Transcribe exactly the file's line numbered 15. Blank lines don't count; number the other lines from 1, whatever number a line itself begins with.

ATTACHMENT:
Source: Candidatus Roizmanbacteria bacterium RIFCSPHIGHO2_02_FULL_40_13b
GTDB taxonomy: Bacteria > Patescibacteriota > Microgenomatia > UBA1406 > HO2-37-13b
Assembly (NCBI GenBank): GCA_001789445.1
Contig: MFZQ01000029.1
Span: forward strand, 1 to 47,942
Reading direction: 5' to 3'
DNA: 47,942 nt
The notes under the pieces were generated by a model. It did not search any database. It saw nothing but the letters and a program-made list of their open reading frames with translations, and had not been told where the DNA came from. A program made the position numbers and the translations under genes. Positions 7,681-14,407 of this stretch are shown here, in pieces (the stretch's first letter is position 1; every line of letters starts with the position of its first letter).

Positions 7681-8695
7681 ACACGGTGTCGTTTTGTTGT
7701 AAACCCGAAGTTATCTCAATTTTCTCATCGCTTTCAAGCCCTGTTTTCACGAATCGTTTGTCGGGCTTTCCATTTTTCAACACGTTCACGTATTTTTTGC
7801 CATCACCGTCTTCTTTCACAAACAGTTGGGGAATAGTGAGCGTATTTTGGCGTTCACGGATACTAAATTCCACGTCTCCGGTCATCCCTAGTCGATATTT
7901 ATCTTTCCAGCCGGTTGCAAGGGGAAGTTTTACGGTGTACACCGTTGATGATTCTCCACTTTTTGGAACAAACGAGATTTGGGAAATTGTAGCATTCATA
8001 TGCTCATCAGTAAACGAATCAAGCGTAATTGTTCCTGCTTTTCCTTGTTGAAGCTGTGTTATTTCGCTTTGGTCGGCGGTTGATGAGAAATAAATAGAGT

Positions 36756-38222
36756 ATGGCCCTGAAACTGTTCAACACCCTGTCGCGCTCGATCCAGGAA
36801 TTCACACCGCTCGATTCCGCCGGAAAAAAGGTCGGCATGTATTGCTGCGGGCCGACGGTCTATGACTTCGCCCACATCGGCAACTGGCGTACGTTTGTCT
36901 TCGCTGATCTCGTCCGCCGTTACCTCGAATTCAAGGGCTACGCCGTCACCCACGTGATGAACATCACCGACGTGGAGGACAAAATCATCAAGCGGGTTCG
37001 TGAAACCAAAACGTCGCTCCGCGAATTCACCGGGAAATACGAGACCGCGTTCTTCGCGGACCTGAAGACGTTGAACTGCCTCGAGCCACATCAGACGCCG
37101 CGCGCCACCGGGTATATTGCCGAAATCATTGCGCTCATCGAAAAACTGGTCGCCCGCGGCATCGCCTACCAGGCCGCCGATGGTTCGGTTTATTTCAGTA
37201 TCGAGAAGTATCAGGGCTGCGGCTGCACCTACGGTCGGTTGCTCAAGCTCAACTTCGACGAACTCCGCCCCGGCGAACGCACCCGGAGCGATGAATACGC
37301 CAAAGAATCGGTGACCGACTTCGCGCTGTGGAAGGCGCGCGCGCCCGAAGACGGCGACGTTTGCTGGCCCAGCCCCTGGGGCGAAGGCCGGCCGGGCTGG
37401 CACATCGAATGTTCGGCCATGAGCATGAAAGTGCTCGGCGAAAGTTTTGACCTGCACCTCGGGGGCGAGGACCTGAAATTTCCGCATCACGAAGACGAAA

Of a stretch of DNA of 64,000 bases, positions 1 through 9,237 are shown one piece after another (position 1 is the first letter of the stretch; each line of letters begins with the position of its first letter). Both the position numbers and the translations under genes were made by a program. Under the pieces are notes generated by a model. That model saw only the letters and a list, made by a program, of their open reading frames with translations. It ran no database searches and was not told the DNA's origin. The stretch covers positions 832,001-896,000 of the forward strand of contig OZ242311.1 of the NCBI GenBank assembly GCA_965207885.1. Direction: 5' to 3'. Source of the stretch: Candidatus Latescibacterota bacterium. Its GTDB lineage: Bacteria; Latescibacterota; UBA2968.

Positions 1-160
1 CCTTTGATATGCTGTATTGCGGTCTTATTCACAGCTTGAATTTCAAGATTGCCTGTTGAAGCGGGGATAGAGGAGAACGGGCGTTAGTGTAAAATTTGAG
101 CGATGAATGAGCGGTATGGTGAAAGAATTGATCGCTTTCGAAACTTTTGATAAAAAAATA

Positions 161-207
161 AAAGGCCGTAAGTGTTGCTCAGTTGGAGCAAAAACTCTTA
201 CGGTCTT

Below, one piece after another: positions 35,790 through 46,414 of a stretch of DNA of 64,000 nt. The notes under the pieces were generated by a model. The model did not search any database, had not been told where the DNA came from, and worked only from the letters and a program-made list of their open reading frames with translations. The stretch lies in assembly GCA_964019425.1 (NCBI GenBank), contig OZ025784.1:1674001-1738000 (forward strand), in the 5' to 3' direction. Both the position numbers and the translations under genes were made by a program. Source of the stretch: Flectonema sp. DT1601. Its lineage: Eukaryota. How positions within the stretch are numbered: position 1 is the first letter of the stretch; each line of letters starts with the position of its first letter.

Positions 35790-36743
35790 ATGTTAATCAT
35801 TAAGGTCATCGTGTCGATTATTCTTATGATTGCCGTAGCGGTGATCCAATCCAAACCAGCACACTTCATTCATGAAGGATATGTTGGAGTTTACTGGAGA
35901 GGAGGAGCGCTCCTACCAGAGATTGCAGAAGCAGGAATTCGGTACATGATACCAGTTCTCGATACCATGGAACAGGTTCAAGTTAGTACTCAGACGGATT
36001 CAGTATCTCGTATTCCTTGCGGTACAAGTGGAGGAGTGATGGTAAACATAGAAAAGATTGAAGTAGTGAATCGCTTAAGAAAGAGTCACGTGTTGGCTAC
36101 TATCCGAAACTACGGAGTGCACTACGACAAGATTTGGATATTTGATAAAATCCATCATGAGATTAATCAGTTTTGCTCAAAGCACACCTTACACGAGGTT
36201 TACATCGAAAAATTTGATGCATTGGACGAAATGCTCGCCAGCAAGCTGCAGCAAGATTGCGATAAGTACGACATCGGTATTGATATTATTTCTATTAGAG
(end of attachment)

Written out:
Positions 36756-38222